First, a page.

Norm is a Peoria historian and author of numerous historical articles and 12 books on old Peoria. Contact him at firstname.lastname@example.org.
PEORIA — A young Ed Kaizer had a chance to play professional baseball, but turned it down for music.
A person can only play baseball so long, while music is something you can do for a life-time, Kaizer once said. It was a decision that served him well – music was not only a profession for Kaizer, who was head of the piano department at Bradley University from 1970 to 2016, but also a truly enjoyable activity which held his attention for a lifetime.
Kaizer was 84 and still performing regularly in the Peoria area when he died April 9 of a massive heart attack. He was visiting one of his two daughters, Claire Kasamis, in the Chicago suburbs at the time.
"Every other time I talked to him, he would be excitedly explaining something he learned on new ways to voice jazz chords," his daughter Laraine Kaizer-Viazovtsev said Wednesday. “He was just always trying to get better and better at jazz. It just never got old for him.”
Kaizer was a prolific performer who was perhaps best known in the Peoria area for performing with his wife, Janet, who was also an accomplished musician. The pair developed a large following for their dynamic performances and unique programs, a combination of classical and jazz music. They wrote their own arrangements and played duets at two pianos set up on the stage. Programs often began with classical music, and ended with boogie-woogie, bebop improvisation and ragtime. The pair took the show on the road many times over the years, performing across the U.S., in Mexico and all over Europe.
“He was really a world-class virtuoso pianist who lived in Peoria and taught at Bradley University and, as a benefit, all of us in central Illinois were able to attend and enjoy live concerts and recitals by Ed and his equally talented wife and partner, Janet,” said Jeffrey Huberman, dean of the Slane College of Communications and Fine Arts at Bradley University. “His entire family, his children and even some of his grandchildren are wonderful musicians in their own right. They would often perform together as a family. It was really one of the great cultural features of Peoria, Illinois, to have Ed and his family of master musicians among us and playing for so many different occasions.”
In addition to concerts, the Kaizers also performed at countless community events, like weddings, and for many years they were a regular feature at the weekly Sunday brunch at Weaver Ridge Golf Course.
As a teacher, Ed was demanding but always gracious, said David Vroman, chairperson for the Department of Music at Bradley. Ed had a solid work ethic that provided a good example for students.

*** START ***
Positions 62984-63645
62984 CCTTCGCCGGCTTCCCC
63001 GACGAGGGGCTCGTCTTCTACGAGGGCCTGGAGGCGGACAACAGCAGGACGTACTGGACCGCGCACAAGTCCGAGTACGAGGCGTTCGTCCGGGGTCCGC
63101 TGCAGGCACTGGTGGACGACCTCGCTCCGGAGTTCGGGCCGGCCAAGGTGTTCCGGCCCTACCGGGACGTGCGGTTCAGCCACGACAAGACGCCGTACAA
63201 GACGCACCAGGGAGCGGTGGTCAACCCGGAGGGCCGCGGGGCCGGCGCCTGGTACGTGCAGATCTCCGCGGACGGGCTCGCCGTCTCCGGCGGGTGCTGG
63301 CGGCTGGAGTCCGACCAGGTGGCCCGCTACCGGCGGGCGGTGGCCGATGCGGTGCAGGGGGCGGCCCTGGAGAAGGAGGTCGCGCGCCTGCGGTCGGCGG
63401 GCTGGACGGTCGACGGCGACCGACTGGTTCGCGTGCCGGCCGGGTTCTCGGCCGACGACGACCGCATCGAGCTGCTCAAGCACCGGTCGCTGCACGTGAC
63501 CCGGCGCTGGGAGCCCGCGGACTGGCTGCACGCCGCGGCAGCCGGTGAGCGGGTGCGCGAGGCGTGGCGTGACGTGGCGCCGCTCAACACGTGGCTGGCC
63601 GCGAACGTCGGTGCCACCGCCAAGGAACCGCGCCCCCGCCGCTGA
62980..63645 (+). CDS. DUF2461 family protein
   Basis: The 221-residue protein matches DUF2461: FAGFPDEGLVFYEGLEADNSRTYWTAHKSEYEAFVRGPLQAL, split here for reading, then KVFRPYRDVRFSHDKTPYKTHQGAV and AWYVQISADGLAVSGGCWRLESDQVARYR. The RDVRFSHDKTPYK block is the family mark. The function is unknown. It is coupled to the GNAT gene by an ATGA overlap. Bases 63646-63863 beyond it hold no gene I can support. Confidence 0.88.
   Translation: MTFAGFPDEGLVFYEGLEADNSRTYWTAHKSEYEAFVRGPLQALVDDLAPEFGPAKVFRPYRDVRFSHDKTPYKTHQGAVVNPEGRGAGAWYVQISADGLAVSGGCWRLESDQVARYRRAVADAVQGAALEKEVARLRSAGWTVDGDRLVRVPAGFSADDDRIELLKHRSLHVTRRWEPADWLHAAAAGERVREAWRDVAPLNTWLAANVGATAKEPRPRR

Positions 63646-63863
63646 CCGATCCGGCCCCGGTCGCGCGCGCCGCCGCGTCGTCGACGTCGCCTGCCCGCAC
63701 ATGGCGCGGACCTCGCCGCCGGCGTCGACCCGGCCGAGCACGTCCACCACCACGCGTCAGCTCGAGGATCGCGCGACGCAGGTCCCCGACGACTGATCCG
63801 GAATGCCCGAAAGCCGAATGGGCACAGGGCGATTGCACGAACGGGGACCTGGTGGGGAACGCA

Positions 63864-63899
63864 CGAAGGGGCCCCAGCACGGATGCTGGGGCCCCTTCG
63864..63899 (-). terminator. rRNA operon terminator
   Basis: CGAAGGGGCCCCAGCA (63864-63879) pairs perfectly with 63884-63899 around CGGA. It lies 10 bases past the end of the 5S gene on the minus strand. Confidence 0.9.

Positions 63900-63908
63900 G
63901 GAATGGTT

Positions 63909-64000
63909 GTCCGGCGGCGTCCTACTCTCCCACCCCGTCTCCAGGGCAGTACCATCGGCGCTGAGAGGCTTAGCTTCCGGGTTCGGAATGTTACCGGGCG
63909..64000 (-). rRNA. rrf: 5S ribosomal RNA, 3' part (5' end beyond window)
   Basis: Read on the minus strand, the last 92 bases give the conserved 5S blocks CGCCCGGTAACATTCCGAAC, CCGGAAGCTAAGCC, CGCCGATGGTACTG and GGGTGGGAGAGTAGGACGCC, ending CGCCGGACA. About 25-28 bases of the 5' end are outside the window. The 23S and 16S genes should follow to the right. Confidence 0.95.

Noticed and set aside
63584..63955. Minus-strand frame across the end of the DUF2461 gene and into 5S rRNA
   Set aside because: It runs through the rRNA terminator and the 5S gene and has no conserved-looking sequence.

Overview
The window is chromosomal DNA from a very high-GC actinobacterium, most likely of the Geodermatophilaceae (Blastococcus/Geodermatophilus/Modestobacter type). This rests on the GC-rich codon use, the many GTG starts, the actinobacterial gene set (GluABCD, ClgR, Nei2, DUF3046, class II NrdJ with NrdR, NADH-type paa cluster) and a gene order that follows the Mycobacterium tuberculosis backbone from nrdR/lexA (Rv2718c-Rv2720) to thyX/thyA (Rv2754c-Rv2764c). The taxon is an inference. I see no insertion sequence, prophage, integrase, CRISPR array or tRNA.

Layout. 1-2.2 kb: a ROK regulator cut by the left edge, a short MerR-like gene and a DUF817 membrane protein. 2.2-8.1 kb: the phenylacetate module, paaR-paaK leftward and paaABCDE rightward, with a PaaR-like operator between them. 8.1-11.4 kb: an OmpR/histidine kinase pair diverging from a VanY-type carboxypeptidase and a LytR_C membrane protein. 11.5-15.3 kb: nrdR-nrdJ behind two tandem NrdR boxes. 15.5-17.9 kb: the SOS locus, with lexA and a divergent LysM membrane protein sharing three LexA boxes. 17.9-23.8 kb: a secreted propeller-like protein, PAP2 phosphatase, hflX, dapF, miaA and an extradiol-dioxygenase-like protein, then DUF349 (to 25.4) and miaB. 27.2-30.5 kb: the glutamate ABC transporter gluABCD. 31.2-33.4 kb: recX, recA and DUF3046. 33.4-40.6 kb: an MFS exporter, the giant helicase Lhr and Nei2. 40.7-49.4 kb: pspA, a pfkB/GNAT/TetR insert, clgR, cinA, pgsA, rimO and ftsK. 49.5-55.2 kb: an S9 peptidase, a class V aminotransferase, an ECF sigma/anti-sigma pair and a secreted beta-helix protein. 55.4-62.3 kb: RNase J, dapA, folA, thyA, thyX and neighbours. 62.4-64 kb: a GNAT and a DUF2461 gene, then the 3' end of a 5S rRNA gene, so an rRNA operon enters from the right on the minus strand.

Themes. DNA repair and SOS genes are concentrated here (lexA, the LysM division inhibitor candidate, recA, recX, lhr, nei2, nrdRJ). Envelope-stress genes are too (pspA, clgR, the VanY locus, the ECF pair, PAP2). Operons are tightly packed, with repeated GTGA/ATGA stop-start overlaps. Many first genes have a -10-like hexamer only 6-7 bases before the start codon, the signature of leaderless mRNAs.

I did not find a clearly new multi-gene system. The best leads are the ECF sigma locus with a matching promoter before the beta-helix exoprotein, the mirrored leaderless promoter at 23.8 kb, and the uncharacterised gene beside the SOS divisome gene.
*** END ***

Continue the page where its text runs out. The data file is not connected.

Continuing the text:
“Boy, he was relentless and tireless in his practicing,” said Vroman. “When he had a recital coming up, he was playing hours and hours on end both at school and at home. Everyone knew when it was coming up, because he was working really hard, which is great for young students to see. It’s not just based on talent – you have to have that work ethic. He really was a terrific example to students.”
Laraine recalls a house filled with music while growing up in the Kaizer household,
“We always had two pianos in the house, and at one point we had three, if you count the upright,” she said. “Mom and Dad were always either practicing or they always had students playing, so we constantly heard pianos going almost nonstop.”
Ed Kaizer’s passion didn’t stop with music, however. He loved life, and was quite passionate about a lot of things, said his daughter.
“He’s the kind of person who just loved to take the kids out, for whatever – golfing, bowling, ice cream. He really just loved to have fun with the family,” she said. “He really loved to go fishing, and he really, really loved ice cream – it was like a thing. He was crazy about it.”
Ed, who had five children from his two marriages, was devoted to his family. He would do anything for them, said Laraine. All through Janet’s long battle with Alzheimer’s disease, Ed was determined to keep her at home.
“We were so grateful. Thanks to him, she never had to go to a care facility where she would have been miserable," said Laraine. “They were very close, like soul mates. They were really great together. He just took such good care of her and everybody.”
Janet Kaizer died in 2018.
Since Ed’s death, his children, none of whom live in Peoria, have been working as a team to clean out the family home and put the estate in order. Laraine, who lives in Finland, has been working to sell the things no one has room for, including two pianos, one of them 1930s Steinway grand piano. The family is also in in the process of creating a memorial scholarship in Ed’s name to help music majors, particularly those who play piano, at Bradley University.
“That’s what we are doing instead of having any kind of flowers or anything like that,” said Laraine. “It would go to a student who has a financial need. It’s our hope that we could help a music student at Bradley.”
Leslie Renken can be reached at 270-8503 or email@example.com. Follow her on Facebook.com/leslie.renken.